What is Trauma?

What is trauma

Trauma is a broad term and often a term we don’t tend to use for ourselves. We like to think of trauma as something that happens to “other people”, but the reality is most people have been through events in our life that would likely qualify as trauma, to verifying degrees of course. The statistics tell us that 60% of men and 50% of women will experience/have experienced at least one traumatic event.


There are two different types of trauma. There are those events most of us would think of as trauma. They are often one time events that are intense in nature such as witnessing a shooting, being in a terrible car accident, being violently attacked, or being in a  natural disaster. There is also another type of trauma what we may be lower in intensity but still clearly upsetting. These things may also be recurring, such as witnessing ongoing domestic violence or abuse.


Trauma is defined by the person. What may be traumatic for one person may not be for another. Often times we define trauma as a situation that you feared you or someone else may be hurt badly or killed OR being in a situation that was scary or disgusting and you felt like you could not stop the situation or needed someone to help.


People’s experiences following a traumatic event can vary, one person may go through a traumatic event and develop Post Traumatic Stress Disorder (PTSD) while someone else may go through the same experience while experiencing very few symptoms. For an example of this you can think about our Veterans, some develop PTSD while others never do.


There was a large scale study from 1995-1997 examining the long term impact of adverse childhood experiences (ACE). And what they found was a surprisingly strong link between adverse childhood experiences and increased risk factors for poor health outcomes throughout the entire lifespan. And individuals that had more adverse childhood experiences had the highest increased chance of poor health and early death. This was a landmark study in the field of psychology showing this clear link between mental health and physical health. What we also know is that mental health treatment greatly reduces the risk of the poor health outcomes. And once again we see the power of counseling! Not just on our mental health but on our physical health as well.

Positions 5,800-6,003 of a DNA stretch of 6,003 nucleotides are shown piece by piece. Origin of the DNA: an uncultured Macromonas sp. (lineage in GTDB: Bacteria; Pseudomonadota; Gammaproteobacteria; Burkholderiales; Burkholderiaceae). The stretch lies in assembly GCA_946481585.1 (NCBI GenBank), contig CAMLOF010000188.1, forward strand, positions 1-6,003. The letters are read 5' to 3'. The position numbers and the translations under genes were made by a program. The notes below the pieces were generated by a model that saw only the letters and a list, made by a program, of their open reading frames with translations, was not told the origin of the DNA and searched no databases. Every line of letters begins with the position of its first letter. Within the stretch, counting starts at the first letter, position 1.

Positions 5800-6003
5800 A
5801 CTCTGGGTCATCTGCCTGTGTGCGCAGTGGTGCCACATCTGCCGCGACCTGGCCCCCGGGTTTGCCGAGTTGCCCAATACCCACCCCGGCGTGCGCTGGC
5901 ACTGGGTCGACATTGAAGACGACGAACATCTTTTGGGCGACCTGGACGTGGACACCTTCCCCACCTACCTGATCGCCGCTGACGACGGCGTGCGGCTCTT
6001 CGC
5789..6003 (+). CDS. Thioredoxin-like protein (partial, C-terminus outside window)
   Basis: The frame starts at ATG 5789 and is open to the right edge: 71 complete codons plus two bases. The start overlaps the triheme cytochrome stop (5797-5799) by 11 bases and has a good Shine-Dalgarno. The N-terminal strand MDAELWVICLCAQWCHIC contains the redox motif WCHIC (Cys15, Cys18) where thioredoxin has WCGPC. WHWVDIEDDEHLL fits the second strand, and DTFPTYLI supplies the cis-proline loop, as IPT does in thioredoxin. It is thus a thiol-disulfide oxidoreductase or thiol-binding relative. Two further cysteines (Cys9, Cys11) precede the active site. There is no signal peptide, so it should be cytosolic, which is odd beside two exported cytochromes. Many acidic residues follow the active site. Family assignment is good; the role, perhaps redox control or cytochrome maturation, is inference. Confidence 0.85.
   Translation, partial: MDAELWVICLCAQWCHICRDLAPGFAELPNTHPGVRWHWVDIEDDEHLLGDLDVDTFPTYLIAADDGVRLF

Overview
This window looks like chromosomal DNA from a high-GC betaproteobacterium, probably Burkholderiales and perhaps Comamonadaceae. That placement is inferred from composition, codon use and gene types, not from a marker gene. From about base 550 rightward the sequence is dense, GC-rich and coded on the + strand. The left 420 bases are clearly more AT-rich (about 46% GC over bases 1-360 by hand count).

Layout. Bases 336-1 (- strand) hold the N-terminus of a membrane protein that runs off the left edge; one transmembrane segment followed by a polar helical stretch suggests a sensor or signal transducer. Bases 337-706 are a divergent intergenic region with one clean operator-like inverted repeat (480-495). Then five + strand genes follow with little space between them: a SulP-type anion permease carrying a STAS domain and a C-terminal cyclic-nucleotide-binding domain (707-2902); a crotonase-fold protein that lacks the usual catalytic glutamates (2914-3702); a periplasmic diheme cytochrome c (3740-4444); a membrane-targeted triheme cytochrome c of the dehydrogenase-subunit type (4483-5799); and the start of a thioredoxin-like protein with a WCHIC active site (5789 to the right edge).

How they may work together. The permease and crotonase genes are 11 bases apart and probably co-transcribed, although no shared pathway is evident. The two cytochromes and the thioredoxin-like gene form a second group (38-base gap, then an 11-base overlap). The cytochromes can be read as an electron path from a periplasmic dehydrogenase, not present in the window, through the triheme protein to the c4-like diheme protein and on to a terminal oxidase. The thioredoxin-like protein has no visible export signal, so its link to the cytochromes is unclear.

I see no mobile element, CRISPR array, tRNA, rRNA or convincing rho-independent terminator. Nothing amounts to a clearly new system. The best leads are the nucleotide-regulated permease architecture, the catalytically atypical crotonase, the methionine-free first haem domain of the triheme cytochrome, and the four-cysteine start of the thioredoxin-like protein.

What about you? Do you have experiences that you think would qualify as traumatic? Maybe you have been carrying around the baggage of your past for far too long and you are ready to unpack your bags. If you live in Charlotte, I would love to help you on your journey.






Anxiety counseling.jpg

Theresa Leskowat MS LPC is nationally certified in Trauma Focused Cognitive Behavioral Therapy and is a Certified Clinical Trauma Professional. She loves helping individuals find closure and peace with both their present and their past.